During a late panel on Monday, part of the International Digital Publishing Forum (IDPF) Digital Book 2011 conference held alongside BookExpo America, Peter Brantley of the Internet Archive (IA) spoke about the organization’s Open Library project—and a potential future “Library Option” that could provide a model for publishers to make ebooks more easily lendable.
The “Lending of Digital Books” panel—which also featured OverDrive marketing associate Dan Stasiewski—was largely geared toward introducing publishers to library ebook lending, and, as such, was mostly old hat to those in the library world. LJ readers, for example, will be familiar with the Open Library’s unique license-free ebook lending model. He even showed the Open Library page for Amanda Hocking’s Torn, noting that she and other authors, such as mystery writer J.A. Konrath, explicitly gave their consent to be part of the Open Library. (Hocking’s ebooks, as previously mentioned in LJ Insider, are currently only lendable via the Open Library.)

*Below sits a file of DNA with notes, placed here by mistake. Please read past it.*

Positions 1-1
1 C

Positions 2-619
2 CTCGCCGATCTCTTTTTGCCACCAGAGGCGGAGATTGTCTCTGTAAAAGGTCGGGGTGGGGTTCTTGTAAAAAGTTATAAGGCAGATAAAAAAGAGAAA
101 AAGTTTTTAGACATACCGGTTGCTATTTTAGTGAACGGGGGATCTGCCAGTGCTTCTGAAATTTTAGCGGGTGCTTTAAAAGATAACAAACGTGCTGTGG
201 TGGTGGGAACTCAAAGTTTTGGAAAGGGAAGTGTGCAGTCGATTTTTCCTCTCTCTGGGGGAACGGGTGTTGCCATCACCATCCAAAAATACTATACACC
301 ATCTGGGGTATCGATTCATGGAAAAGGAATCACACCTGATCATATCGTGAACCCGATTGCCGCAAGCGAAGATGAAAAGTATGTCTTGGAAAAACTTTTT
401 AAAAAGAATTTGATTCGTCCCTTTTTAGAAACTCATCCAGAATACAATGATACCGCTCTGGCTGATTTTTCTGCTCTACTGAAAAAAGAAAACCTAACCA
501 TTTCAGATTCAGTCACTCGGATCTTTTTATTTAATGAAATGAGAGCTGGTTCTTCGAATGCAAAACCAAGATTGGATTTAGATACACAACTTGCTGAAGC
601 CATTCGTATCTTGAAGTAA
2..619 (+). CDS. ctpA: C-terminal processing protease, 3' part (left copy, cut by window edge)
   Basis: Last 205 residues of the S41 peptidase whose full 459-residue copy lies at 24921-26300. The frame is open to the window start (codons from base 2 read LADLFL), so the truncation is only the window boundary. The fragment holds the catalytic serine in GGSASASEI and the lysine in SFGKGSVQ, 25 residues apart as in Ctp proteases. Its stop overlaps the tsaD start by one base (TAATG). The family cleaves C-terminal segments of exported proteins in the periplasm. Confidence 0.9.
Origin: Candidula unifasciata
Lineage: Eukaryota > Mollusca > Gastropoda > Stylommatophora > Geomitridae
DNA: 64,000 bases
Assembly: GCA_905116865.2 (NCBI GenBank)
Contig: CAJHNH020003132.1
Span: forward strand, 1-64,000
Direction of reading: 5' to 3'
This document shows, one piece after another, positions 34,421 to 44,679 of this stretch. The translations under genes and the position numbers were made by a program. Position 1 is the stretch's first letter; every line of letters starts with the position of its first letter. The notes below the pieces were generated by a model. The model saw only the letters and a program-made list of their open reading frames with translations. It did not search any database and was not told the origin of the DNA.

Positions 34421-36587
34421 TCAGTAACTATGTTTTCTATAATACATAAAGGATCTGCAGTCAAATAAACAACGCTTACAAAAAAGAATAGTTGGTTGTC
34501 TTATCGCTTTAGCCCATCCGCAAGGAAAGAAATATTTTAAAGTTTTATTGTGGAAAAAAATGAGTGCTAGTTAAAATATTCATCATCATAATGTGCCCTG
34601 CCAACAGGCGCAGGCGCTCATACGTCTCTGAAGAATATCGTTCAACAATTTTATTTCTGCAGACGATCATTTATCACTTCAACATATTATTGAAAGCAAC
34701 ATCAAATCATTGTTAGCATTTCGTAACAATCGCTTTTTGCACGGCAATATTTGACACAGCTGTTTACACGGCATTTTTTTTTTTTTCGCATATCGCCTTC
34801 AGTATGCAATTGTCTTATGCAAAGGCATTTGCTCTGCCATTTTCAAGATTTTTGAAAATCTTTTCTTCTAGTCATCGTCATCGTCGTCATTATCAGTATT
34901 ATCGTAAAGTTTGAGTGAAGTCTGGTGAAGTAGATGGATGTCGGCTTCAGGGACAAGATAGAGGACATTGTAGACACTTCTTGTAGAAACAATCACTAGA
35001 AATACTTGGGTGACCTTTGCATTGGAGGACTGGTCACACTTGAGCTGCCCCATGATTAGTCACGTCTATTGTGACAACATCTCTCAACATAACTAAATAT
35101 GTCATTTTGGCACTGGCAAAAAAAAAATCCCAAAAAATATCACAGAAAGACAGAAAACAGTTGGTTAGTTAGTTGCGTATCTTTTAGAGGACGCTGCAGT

But there was at least one new wrinkle: IA, Brantley said, was thinking about giving publishers a “Library Option” for their ebooks—a sort of subscription plan in which a publisher would “automatically route [the Open Library] a copy of ebooks that are coming out.” IA, he said, “could compensate them on a regular basis for those titles.”
Such an automatic model could be a fast and easy way to give the public access to lendable ebooks, while also compensating publishers in a systematic way. One stumbling block, however, is that many larger publishers are averse to the Open Library’s license-free model, in which IA buys ebooks from publishers outright before lending them. Still, many small independent publishers could take them up on it.
It’s another example of how IA is thinking outside the ebook lending box—and an idea worth watching.